What Side of the Buoy Do I Go On???

One of the “great mysteries” of boating is “Good Lord, what side of this buoy do I go on?” While conducting a safety patrol last summer for USCG Forces, our crew came upon a skipper bringing a new boat down from Rhode Island, in Moriches Bay near the new buoy system south of Seatuck Cove. The skipper was concerned with his 4-foot draft and being able to make it to Massapequa in the Great South Bay from there. We advised him that, “Tide is near flood now, so stay in the channel and be careful near Nun-18. It has been moved to the north due to shoaling in the original channel. Forget what your GPS says. Use your eyes.” Naturally, he took the buoy on the wrong side and was grounded for a number of hours. So, let’s re-address this now and forever! Here we go… 

Reality TV – You’ve Won!
Imagine this. You are on one of those reality TV shows and you have won! In addition to the big job and the big bucks, the host throws in a beautiful penthouse apartment in a brand new 50-story condo overlooking the marina and harbor. You get so excited that you faint straight away. You wake up in the elevator and you see the elevator numbers flashing by…
If the numbers were going up, would you be leaving the building or returning to our new home in the penthouse? If the numbers were going down, would you be returning to your new home in the penthouse or leaving to go to work? Clearly, if the numbers are going up, you are going up – returning home. If the numbers are going down, you are heading for the street level – leaving.

And the same is true of the buoyage system in the entire United States! While certain pearls of wisdom work in local waters (“keep the reds and the ocean on the same of your boat”), they don’t work everywhere and they also fail to educate you as a mariner as to “how the system works” and why.

Of course, many of us have heard and used the old saw of “red, right, return” – meaning when returning from sea/to your harbor/home, keep the red buoys on your right. But when you leave one cove to starboard, you are likely entering another cove almost immediately. Are you returning to the new cove or leaving the old one? So, let’s extend the old saw and get it right forever more.

Red – Right, Return; Left, Leaving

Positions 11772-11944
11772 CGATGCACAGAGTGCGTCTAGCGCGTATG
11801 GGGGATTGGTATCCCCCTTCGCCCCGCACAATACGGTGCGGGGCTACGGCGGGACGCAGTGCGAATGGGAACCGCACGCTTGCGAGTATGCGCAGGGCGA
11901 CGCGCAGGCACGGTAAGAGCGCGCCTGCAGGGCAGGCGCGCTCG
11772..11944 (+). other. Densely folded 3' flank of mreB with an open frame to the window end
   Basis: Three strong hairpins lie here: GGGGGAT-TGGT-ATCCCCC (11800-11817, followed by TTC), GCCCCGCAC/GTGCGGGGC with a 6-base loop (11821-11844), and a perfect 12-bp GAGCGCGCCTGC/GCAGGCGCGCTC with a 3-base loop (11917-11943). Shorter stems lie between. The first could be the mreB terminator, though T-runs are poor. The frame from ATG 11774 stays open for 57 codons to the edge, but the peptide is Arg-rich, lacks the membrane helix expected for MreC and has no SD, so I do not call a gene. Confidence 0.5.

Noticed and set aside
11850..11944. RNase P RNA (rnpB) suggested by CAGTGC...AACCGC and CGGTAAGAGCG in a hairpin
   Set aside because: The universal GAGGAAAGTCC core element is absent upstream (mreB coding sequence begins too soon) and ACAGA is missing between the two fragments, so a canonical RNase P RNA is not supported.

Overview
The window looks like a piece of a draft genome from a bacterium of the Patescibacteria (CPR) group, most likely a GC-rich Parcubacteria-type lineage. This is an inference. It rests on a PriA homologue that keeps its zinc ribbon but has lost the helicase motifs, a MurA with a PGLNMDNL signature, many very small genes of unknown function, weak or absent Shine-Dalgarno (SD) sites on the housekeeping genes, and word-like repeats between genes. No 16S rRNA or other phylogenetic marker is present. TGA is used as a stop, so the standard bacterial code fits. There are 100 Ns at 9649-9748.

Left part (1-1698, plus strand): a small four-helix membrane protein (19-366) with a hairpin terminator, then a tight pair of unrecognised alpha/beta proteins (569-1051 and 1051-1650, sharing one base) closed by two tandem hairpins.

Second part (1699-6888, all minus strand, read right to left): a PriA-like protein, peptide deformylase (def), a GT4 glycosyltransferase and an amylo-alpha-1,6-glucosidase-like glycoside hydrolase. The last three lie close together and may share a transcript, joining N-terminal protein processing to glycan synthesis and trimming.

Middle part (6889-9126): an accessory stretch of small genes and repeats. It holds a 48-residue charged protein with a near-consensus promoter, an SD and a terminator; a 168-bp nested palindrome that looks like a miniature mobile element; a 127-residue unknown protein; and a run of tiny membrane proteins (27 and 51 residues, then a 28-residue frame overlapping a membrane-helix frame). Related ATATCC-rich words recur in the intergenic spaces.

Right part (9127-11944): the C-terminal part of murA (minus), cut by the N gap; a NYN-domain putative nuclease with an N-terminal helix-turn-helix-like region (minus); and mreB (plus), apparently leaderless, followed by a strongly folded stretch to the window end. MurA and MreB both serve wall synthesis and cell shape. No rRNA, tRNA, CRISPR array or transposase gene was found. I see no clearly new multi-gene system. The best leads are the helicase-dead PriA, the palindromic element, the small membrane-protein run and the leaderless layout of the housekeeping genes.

Keep the red buoys on your right when returning and on your left when leaving. If the numbers are going up, you are returning (to your penthouse in the sky!). If the numbers are going down, you are leaving (to that great job you just won!).

Be wary of one thing – “discontinuous numbers,” meaning big jumps between buoy numbers or the numbers starting to go the opposite way. This means you have entered a new seaway or road and you need to recalibrate the direction of the numbers. For example, if returning from sea, you might see the following. You will pass red-2 (to starboard), red-4 (to starboard – see the numbers are going up) and green-5 to port. Then you will see green-15. That is a big jump! If you were in the same channel, you should be seeing #6 or #7 – not #15! Now, what side? Quickly check your chart. You might see that red-14 is about 1,000 yards ahead. The buoy numbers are now going down! You are in a new seaway that says – despite the fact that you are heading back to your slip further up the river – you are leaving as far as the buoyage system is concerned! You would take green-15 to starboard (so that you can take red-14 to port (left leaving!). Never fails (in North America).

Want to know why our reds are on our right when returning from sea and not the other way around, as in Europe? Well, when we were at war with the mightiest navy in the world over 230 years ago, the revolutionaries turned all the buoys around so that the English men-of-war would run aground…and we just kept them that way ever since!

“Red – Right, Return; Left, Leaving.” If the numbers are going up, you are returning as far as the rules of the road are concerned…Always.

If you interested in being part of USCG Forces, email me at or go direct to the D1SR Human Resources department, who are in charge of new members matters, at and we will help you “get in this thing.”

Captain Ed Cubanski is the Captain of the Port and Sector Commander for US Coast Guard Sector Long Island Sound. Captain Cubanski is responsible for all active-duty, reservist and auxiliary Coast Guard personnel within the Sector. Vin Pica, a Commodore for the First District Southern Region in the US Coast Guard Auxiliary, works closely with Captain Cubanski and his staff to promote boating safety in the waters between Connecticut, Long Island and 200 nautical miles offshore. Sector Long Island Sound Command Center can be reached 24 hours a day at 203-468-4401.

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